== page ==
Okay. So I've been pretty morose lately. Sorry about that. When I hear about friends who have cancer, friends having frustration and pain because of kids that just won't grow up and be responsible, friends who need jobs, heartbroken friends whose children have gone away and is out of touch, my grandson's friend who was murdered and another whose baby died shortly after birth--well, after a bit it begins to get to me. Then I talk to my own kids and feel the love.

Gratitude is what it's all about. Seeing the good in everything is important. It doesn't always look like there's good in the worst events, but life is a balance. Where there is bad, there has to be good. Same the other way around. Paul talked about that balance in the third chapter of Philippians. He said he had learned to be content in everything, even when he was hungry or well fed or had plenty or been in want. In all of it he learned it was God who gave him the strength to do everything.

After a night of little sleep, I'm just glad to be alive and healthy and hope you are, too --both alive and healthy and most of all grateful.

Sunday, June 22, 2008


Can't sleep?
Neither can I.
What's your reason? Coffee? Menopause? Aches and pains?
Or is it worry?
I know. We aren't supposed to worry. It does no good and can't change a thing.
I'd love to let Jesus carry it all for me, but there are just times when I can't seem to let it go.
I replay conversations in my mind.
I play conversations I wish I could have.
Go back and read my very first post. Regret and worry are yesterday and tomorrow. We're supposed to live today.
Okay. I can't change yesterday and I have no control over tomorrow. All I have is right now, today, or tonight as the case may be.
God help me. God help all of us who can't sleep, who worry, who have regrets. God help us rest in You.

Dirty Love Slave

Over a decade ago I had what some people might term a "call" in my life.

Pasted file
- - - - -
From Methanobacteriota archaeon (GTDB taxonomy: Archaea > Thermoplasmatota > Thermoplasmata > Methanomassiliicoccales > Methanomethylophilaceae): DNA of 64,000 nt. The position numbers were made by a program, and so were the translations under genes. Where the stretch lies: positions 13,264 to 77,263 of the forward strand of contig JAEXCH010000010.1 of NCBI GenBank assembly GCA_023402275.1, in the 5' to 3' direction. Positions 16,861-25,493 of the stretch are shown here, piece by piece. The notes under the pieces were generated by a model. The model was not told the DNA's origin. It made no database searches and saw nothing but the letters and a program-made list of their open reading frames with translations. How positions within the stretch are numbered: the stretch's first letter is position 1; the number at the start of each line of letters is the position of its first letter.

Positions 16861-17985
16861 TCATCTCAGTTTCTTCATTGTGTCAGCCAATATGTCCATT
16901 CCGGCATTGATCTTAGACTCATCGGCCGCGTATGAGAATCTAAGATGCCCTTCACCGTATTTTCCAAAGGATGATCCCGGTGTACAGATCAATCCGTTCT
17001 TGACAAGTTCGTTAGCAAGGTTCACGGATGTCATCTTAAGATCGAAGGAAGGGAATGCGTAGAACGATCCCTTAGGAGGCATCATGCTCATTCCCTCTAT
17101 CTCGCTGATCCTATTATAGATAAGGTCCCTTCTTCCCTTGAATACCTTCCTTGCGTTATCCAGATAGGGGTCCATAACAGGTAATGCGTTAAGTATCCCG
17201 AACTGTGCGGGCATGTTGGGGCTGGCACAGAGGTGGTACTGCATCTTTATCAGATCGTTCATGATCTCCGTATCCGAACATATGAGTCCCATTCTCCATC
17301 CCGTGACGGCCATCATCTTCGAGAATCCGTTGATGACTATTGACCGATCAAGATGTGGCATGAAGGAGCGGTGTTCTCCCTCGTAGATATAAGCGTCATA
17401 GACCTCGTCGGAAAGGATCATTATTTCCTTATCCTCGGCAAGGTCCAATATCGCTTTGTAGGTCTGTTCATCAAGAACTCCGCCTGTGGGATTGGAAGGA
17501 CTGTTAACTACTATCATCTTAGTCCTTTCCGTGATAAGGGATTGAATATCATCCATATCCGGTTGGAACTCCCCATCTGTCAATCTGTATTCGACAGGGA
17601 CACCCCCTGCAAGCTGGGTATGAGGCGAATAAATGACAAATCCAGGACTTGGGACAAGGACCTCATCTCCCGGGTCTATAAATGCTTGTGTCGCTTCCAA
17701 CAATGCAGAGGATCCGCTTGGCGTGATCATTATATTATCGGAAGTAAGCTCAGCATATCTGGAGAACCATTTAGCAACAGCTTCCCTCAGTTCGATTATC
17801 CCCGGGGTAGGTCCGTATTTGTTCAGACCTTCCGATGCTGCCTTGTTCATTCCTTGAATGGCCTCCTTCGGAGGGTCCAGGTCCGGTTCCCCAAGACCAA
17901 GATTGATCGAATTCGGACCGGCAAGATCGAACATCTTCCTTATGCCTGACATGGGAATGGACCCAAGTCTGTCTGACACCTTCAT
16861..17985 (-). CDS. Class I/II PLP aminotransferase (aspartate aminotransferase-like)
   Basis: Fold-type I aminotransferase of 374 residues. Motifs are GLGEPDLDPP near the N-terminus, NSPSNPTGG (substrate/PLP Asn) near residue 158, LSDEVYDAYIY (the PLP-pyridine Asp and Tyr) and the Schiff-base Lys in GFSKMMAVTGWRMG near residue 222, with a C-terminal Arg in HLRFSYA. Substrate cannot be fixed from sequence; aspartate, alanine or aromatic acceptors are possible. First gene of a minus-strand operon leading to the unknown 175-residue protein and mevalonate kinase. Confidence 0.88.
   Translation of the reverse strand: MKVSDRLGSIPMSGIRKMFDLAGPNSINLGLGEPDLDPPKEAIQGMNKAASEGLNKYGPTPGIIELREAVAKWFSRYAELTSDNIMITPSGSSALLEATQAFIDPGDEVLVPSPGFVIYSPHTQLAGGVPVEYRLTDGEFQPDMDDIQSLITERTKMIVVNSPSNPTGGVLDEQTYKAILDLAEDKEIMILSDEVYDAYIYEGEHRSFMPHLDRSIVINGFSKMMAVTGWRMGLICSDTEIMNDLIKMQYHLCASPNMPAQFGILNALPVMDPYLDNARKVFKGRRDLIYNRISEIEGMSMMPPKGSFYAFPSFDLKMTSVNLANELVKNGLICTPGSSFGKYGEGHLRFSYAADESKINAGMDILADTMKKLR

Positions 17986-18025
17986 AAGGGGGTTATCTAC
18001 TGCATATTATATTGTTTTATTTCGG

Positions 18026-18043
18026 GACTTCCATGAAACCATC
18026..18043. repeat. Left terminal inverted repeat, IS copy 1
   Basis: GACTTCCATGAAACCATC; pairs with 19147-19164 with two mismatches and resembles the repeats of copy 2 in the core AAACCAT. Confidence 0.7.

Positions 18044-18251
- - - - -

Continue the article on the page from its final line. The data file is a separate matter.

A situation existed that troubled me greatly. After many tears and much prayer I got an answer. "Love unconditionally."
Now that's hard, isn't it? To love without conditions when the situation appears to be impossible and the person (in our eyes) needs to make some changes. But what I heard in my heart was so powerful that I didn't have peace until I accepted the "call" and did it. The amazing part of this "call" was that when I truly loved without conditions, the situation immediately changed.
I've done this, as best I can, since then. (Oh, yes. I've failed many times.) But when I am successful, I feel like I'm on "Holy Ground." It isn't about me. It's about the person that needs to be loved by me instead of having my judgement. It's kind of like being a slave or a servant. It's all about the master's desires, not the one carrying them out.
Sometimes this makes me a dirty love slave--subjecting myself to being on my knees, in the dirt of Holy Ground and serving the person instead of myself. Most times I need alot of help being able to do it, but every time I make the choice, the help is there.

Friday, June 20, 2008

Love Unveiled

In the book, "Captivating: Unveiling the Mystery of a Woman's Soul," Stasi Eldredge writes, "Having a child is like having your heart walk around outside your body." All parents should attest to that feeling, but I've known some who were able to walk away from their children. I can't imagine ever doing that. Even as old as my own children are now, never in their lives did I ever feel I could walk away from them. They have my heart. That's why it is so devastingly heart breaking when a child turns away from the parent, when a child sees the parent as the enemy, when a child makes choices that bring him harm, and when communication between parent and child is broken. In those empty times, the only solace the parent has is knowing their child can't walk so far away that God can't find them and bring them back. The writer of Lamentations puts it this way, "Through the Lord's mercies we are not consumed, because His compassions fail not. They are new every morning; great is Your faithfulness. "The Lord is my portion," says my soul, "therefore I hope in Him."

Thursday, June 19, 2008

One More Day

Every day is a chance to make life new once more. The past can be forgotten, and forgiven, the future unknown but filled with promise, and today a time to celebrate.
Why? you may ask.
Because we are well, safe and loved.
In a world of mounting sickness and death (from disease, crime and war)--if on this one day we face none of these things, it's time to be thankful and look for ways to help those who aren't well, safe or loved today.